I hope you find a honest and skillful health practitioner in your area for your disc herniation.

  • Hello Doctor.
    Thank you for all the information on back issues and exercises to heal.
    I have had low back pain for over 32 years. Sometimes it is really bad and other times it is manageable . We are planning a week safari trip to Masai Mara in July and I understand the roads are so bad and driving can be brutal. I was thinking perhaps a back belt will save my back. I have never worn a back belt and I don’t plan to wear it regularly. This would be only for occasional use when I know my back needs to be protected. Please advice.
    Thank you .

  • Hi pretty good excercises. I am an athlete with a strong lower back and a okay core. I can plank for 2 minutes pretty easily but i have problems with strenghtening my abdonumus muscles. For an example i cant do sit ups because they start to hurt to much. I have a lower back problem now for 2 years and tried some stuff can you give me some good advice?

    • Post

      Thanks for the comment Just. We know from the research that sit-ups increase the pressure on the lower back discs and eventually can cause disc herniations. You can do these exercises with a medicine ball. https://www.bodiempowerment.com/posture/posture-correct-your-exaggerated-low-back-arch/ (The exercise is at the very bottom of the article). If you want to make it harder just raise one leg up. I try go back and forth about 15 times on one side than 15 times with the other leg up without resting in between.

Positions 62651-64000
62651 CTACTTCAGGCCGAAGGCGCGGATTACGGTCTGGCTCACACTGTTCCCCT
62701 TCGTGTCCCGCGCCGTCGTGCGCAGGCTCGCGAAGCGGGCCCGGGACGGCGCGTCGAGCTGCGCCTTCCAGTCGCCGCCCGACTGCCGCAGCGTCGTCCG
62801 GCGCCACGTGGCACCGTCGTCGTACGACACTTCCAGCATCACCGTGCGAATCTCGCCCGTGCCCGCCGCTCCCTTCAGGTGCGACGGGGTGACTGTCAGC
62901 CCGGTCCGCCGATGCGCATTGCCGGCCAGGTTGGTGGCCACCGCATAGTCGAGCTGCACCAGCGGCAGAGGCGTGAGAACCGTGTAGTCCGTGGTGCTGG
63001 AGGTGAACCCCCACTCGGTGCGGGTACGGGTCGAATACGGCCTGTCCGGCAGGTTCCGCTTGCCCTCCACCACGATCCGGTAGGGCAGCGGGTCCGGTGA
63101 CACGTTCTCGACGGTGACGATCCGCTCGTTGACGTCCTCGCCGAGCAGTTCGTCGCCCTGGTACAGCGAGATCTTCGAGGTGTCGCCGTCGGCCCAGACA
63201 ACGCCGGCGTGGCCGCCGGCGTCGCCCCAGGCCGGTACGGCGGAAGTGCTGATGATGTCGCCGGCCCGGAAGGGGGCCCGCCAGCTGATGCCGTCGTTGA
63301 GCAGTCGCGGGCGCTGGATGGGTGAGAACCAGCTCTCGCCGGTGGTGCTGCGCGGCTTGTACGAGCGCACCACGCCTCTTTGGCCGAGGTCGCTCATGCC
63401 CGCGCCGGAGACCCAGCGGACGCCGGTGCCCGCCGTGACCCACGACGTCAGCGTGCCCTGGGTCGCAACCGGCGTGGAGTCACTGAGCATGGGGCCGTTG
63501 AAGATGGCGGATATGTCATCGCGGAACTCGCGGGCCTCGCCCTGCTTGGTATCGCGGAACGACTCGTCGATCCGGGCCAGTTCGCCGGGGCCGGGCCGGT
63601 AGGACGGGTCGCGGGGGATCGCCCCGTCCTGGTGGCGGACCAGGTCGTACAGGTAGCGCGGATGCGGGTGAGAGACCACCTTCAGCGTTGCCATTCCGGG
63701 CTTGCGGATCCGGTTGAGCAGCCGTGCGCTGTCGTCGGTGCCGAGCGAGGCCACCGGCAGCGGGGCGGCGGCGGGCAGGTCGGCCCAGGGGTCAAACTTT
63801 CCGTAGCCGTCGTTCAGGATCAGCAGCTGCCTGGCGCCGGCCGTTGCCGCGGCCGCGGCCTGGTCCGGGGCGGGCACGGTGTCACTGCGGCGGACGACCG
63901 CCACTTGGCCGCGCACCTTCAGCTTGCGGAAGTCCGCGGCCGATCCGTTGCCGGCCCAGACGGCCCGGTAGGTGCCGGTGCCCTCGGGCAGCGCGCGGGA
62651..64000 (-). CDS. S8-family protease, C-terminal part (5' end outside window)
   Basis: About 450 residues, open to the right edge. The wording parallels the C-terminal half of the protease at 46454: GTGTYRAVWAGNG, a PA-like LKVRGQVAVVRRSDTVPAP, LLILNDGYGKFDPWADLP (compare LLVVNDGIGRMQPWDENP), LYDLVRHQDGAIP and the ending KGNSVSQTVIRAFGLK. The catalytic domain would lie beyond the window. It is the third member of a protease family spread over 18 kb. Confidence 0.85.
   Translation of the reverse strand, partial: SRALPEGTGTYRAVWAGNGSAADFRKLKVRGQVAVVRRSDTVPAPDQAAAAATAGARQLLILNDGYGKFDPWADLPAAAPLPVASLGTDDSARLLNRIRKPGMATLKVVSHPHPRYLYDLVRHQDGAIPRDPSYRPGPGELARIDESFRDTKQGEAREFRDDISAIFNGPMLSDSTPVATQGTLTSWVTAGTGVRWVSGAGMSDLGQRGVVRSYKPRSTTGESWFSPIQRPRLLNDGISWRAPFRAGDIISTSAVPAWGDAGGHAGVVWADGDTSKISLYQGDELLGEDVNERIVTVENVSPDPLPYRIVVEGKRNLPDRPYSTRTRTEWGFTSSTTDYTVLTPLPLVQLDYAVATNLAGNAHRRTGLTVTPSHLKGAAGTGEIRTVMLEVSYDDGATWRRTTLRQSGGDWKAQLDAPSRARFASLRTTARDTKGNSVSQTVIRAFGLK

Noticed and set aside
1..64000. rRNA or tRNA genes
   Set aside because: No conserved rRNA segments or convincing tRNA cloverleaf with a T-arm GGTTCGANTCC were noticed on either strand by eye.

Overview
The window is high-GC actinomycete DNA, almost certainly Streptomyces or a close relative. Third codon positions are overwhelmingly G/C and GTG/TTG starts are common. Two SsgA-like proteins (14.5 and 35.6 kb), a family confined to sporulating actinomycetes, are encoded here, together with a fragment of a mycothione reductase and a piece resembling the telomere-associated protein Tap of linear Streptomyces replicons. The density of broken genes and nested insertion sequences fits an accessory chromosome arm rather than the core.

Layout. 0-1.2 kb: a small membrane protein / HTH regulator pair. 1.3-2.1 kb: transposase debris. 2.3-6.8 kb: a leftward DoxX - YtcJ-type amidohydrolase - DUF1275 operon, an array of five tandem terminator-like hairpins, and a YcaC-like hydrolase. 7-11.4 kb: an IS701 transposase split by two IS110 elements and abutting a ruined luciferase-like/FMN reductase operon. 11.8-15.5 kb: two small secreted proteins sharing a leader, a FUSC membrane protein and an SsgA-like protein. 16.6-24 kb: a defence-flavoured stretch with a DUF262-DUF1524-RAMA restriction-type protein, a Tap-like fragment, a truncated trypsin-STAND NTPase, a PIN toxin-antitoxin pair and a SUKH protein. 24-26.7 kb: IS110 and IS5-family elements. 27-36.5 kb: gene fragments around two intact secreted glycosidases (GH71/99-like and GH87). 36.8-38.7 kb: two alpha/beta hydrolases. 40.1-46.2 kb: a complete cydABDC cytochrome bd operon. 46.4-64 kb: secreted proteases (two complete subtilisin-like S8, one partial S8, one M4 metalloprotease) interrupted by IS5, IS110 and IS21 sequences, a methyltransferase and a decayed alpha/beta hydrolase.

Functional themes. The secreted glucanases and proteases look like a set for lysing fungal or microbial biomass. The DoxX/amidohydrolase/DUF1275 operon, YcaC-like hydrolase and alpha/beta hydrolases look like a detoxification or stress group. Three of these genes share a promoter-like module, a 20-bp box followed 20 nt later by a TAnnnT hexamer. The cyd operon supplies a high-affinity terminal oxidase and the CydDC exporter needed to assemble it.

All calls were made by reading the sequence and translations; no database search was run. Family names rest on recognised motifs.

Another is to go to a chin-up bar hold your self up and raise up your knees. To make it harder raise up your legs with a straight leg so your legs are parallel to the ground. To make it even harder bring your legs up so it touches the bar (this might aggravate your low back).

      Hope that helps your lower back pain.

  • Hi – Great exercises and blog post. All of your posts are very informative. I have a question. Do you think tight hamstrings relate to lower back pain? If so, how would you suggest stretching them? Thanks

    • Post

      Thanks for a great question Diane. Like so many things when it comes to chronic lower back pain it depends who you ask.

      I rely on Stuart McGill for some of my information on lower back pain. Basically by increasing endurance in the core muscles and stretching other muscles you can get a stable core to take pressure off the lower back ligaments and discs. Tight hamstrings are really not a large problem. When you take the pressure off the spine like the disc you will take pressure off the nerve that goes to the hamstrings. When the nerve to hamstring calms down the hamstring loosens up.

      If you want to take the pressure off the hamstrings without causing further problems take a tennis ball while you are sitting. Put the tennis ball underneath the hamstring you want to stretch then, bend your knee. then straighten your knee. You are in essence doing ART on your own hamstring. You shouldn’t do this if you have acute pain or severe sciatica.

      Bad stretches for the hamstring are the “hurdler’s stretch” where you are on the floor with one leg straight and the other bent. Then you try to reach your toes. Another bad one is toe touches while standing.

      Hope that helps your chronic lower back pain.

Dr Ken Nakamura downtown Toronto Chiropractor
img 9195 4 depositphotos bgremover
Dr. Ken, has been recognized as the Best Toronto Chiropractor in 2024, 2023, and 2018, here in downtown Toronto. As a sports chiropractor, he excels in treating a wide range of conditions including concussions, temporomandibular joint disorders (TMJ), sports-related injuries, and spinal issues. Beyond his clinical skills, Dr. Ken is an accomplished athlete, having represented Ontario in the Canadian Judo Championships and completed the Toronto Marathon on two occasions. He employs the innovative C3 Program to provide targeted and effective care to his patients, ensuring a holistic approach to their well-being and athletic performance.